On June 27th, a remarkable thing took place in London.
PartyGaming.com, an on-line site best known for poker, raised $1.4bn dollars in an IPO. All $1.4bn went to the founders, who retain material stakes in the company, and the IPO raised no new money for the company. The IPO's success comes despite the fact that the US government bans on-line gaming, that the founders will be arrested if they ever come back the US, and that the founders previously ran on-line porn businesses.
The company's financials tell a remarkable story of growth and profitability.
Revenues grew from $30m in 2002 to $600m in 2004. Annualized first quarter revenues were $890m. The company is not only growing rapidly (30x in three years) but is also delivering profit margins in in excess of 50%. Click here for more detail on financials. The company's PE ratio remains in the low teens, despite the growth and profitability delivered to date. Clearly, a regulatory overhang impacts the valuation, however, the fundamentals and prospects of the business are remarkable.
Is this an anomaly? Is the company and IPO a freak event?
In my mind, Partygaming represents a wealth creation vehicle that validates the power of consumer Internet applications and the marginal profits possible in electronic content. Partygaming's backend supports up to 70,000 simultaneous users, with the marginal cost of another user/player close to zero. Growth will drive increased profits as largely fixed IT costs are amortized across a larger universe of players. The demand for on-line gaming is exploding as broadband penetrates households and multi-player games attract off-line enthusiasts.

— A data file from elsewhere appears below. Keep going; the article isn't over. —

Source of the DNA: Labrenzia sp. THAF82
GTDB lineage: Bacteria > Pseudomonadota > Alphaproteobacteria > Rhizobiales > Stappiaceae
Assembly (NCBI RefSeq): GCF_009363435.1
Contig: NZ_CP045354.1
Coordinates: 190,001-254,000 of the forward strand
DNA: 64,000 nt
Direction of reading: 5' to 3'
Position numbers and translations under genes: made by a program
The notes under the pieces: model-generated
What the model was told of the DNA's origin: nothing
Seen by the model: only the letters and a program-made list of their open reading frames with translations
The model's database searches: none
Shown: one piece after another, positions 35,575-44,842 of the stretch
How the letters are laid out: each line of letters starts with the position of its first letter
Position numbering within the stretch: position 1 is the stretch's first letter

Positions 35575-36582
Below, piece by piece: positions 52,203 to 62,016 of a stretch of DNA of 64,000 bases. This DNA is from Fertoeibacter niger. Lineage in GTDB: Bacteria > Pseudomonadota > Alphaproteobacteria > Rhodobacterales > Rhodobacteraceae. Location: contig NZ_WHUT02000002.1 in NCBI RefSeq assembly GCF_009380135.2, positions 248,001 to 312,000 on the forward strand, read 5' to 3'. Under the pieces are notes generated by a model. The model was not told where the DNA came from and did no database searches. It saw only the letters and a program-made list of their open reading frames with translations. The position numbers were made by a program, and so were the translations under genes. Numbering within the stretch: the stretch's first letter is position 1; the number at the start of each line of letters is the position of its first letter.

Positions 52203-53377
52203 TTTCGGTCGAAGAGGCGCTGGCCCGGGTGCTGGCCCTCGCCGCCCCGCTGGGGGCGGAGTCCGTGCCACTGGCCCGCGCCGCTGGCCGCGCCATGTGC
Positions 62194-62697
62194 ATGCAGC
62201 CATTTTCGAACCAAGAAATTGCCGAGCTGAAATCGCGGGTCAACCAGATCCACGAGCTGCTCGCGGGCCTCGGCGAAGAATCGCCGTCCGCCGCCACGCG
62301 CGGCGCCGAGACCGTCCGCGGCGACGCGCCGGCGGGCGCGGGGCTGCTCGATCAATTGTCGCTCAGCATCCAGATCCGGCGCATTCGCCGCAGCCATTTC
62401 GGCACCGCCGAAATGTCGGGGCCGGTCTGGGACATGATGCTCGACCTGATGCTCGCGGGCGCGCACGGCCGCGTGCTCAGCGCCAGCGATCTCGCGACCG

Google, Yahoo, Partygaming, and a myriad of emerging companies are validating that Web 2.0 business models can be cash-flow machines. The return of the consumer Internet investment is an increasingly common story. When I first got into the VC business, in fact when I tried to raise money as a consumer Internet service CEO, consumer investments were an anathema. Investors associated all Internet deals with webvan and pets.com. Three years after the crash, it is fascinating to see the Internet's hype instantiated in 50% net margins and I am confident that PartyGaming is a herald of more interesting consumer applications and innovation to come.
PartyGaming's IPO is true testament to profitability and growth possible in Internet services and a good reminder to all of us that contrarian investing (think about backing this in 2001)leveraging pretty clear market characteristics (gaming is big, web access is growing, etc) drives healthy returns.